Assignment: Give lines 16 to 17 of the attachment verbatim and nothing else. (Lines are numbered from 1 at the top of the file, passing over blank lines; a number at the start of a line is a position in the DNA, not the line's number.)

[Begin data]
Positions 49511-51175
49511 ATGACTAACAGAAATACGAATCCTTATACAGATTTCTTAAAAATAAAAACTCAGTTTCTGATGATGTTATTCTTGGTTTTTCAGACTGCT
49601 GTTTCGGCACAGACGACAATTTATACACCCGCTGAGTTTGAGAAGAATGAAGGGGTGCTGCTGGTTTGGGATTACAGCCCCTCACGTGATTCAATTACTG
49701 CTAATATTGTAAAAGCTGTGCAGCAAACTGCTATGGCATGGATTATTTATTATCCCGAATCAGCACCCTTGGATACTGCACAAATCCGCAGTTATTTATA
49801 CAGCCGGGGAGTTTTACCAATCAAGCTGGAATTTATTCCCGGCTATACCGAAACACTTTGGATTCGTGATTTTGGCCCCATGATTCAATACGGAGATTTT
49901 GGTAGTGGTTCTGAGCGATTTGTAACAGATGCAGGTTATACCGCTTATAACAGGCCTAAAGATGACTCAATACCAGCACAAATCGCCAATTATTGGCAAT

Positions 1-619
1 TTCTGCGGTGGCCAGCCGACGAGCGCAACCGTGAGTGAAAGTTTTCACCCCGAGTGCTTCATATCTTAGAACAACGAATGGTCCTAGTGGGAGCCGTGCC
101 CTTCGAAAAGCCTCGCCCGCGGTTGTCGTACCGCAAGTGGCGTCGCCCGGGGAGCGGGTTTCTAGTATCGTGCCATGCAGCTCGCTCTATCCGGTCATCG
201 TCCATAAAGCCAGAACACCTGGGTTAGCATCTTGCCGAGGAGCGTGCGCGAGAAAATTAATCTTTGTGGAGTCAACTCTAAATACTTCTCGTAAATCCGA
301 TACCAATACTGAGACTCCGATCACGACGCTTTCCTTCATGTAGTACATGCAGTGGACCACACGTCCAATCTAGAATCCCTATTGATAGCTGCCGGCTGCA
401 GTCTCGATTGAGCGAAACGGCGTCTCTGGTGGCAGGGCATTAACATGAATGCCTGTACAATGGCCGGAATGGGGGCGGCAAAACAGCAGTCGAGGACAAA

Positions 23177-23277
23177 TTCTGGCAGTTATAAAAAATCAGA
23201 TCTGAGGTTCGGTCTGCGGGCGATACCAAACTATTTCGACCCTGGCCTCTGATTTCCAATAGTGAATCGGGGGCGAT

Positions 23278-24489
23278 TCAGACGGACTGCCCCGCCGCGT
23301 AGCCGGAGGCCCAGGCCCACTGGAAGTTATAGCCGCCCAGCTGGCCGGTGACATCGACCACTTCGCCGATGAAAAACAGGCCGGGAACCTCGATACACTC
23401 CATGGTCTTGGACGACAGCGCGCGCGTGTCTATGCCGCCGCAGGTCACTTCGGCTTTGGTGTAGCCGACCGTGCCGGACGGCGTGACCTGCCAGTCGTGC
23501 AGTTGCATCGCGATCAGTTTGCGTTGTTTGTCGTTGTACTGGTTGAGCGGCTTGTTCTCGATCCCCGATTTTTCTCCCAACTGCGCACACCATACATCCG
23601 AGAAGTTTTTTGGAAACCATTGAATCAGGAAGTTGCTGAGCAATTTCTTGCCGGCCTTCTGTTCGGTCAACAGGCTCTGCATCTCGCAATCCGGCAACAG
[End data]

Positions 23278-24489
23278 TCAGACGGACTGCCCCGCCGCGT